Counting Paper Ballots in Community Association Board Elections – Avoiding Mistakes and Assuring Accuracy
May 13th, 2023 | Community Association Law Blog
By Eric F. Frizzell, Esq.
May 12, 2023
It is the night of your community association’s annual meeting and there is a hotly contested election for the Board of Directors, which is being conducted by paper ballot. Candidates and unit owners anxiously await the results, which could dramatically change the composition of the Board. Leading up to the meeting, you have carefully complied with all of the requirements of the “Radburn” amendments and regulations.
Voting has closed. You have removed the ballots of any unit owners who are not in good standing and have resolved any question about any duplicate ballots from the same owner. It is now time to count the votes in public.
You are using a double envelope system and the inspectors of election have removed the ballots from their envelopes and placed them in a pile on a table. (Note that if voting is weighted by shares, such as in cooperatives, or by percentage interest, instead of by one vote per unit, be sure that the number of shares or percentage interest appears on each ballot. If Management has not utilized a program that automatically inserted the shares/percentage interest on the ballots at the time of mailing to the unit owners, the inspectors will need to add them by hand at the time each ballot envelope is opened, while maintaining the required anonymity of the ballots).
The inspectors look at the huge pile of ballots and then look to you for guidance on the next daunting step – how should they actually count the ballots? Even one mistake can affect the outcome of the election! The devil is in the details! Based on our law firm’s experience with more than 400 annual meetings, we have found that the best method to assure the accuracy of tallying paper ballots involves four inspectors of election, as follows.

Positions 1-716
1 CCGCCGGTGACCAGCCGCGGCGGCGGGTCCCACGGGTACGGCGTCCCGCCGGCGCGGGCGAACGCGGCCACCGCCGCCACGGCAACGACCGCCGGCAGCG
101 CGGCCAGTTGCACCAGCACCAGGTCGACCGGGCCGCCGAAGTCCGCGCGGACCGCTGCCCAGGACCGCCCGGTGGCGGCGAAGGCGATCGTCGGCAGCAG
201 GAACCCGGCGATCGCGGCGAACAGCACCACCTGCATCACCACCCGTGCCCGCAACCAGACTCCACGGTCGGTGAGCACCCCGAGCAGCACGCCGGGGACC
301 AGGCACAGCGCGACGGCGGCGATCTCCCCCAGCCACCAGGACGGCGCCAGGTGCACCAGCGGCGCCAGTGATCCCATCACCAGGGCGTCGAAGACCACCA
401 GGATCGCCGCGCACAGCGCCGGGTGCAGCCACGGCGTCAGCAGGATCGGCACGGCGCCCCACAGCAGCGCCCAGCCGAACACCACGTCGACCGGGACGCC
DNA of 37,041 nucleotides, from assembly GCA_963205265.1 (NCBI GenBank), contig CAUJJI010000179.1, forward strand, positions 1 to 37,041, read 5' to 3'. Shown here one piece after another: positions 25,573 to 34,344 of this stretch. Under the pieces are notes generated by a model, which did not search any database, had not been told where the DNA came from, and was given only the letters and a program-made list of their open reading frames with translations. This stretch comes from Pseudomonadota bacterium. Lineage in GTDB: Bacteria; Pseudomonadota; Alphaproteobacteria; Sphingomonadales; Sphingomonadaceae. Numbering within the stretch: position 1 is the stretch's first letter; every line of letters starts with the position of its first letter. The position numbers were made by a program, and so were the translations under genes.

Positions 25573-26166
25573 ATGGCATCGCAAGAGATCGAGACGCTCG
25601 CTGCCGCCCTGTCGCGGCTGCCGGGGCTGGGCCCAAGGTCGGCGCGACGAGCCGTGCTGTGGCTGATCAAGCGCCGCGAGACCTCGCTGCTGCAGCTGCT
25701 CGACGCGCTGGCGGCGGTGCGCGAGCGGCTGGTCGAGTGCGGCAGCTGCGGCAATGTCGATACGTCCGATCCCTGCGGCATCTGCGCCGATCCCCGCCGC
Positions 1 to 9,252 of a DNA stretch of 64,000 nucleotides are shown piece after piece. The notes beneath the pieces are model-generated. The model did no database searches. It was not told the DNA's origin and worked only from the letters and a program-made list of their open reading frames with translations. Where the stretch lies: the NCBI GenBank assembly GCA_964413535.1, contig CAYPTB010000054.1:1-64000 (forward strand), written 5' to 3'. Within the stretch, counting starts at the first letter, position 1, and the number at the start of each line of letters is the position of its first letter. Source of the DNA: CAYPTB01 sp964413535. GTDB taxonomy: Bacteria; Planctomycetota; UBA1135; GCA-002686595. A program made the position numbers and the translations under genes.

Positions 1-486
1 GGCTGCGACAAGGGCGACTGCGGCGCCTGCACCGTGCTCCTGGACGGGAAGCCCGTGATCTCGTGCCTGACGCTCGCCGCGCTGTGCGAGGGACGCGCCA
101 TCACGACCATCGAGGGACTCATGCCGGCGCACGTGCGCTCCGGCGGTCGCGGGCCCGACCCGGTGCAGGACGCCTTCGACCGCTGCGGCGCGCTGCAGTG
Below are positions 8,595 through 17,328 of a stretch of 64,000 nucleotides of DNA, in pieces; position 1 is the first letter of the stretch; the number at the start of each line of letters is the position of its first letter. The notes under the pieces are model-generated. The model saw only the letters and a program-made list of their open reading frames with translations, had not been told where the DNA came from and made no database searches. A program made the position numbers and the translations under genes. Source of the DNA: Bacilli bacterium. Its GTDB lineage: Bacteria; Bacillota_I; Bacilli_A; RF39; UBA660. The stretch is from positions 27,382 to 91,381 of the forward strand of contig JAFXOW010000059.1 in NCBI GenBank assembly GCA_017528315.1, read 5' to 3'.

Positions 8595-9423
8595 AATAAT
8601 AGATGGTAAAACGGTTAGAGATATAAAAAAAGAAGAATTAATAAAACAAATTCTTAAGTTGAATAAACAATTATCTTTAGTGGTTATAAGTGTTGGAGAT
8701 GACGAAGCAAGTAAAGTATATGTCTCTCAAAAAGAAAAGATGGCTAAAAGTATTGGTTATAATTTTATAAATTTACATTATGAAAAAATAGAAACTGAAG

1. One inspector of election reads aloud the votes on a ballot.
2. A second inspector double-checks the ballot to make sure that the first inspector announced the votes correctly.
3. A third inspector enters the votes onto an Excel spreadsheet (that Management has carefully checked beforehand to make sure its formulas are correct).
4. A fourth inspector watches to make sure that the person inputting the votes on Excel does not make a mistake.
If you are manually tabulating the votes instead of using a computer, then the third and fourth inspectors should each separately tabulate the votes on paper and, every twelve ballots or so, stop and check that their totals match. If they match, then the inspectors should place that group of ballots aside in a separate pile and resume counting. If the totals do not match, the inspectors must recount those ballots to identify and correct the error.
Simple, right? And effective – in the vast majority of elections our firm has supervised, there have been errors in the tabulation process that thankfully have been quickly caught by utilizing this system.
As always, please feel free to contact us with any questions you may have.
Eric F. Frizzell
This article is for informational purposes only and does not constitute legal advice.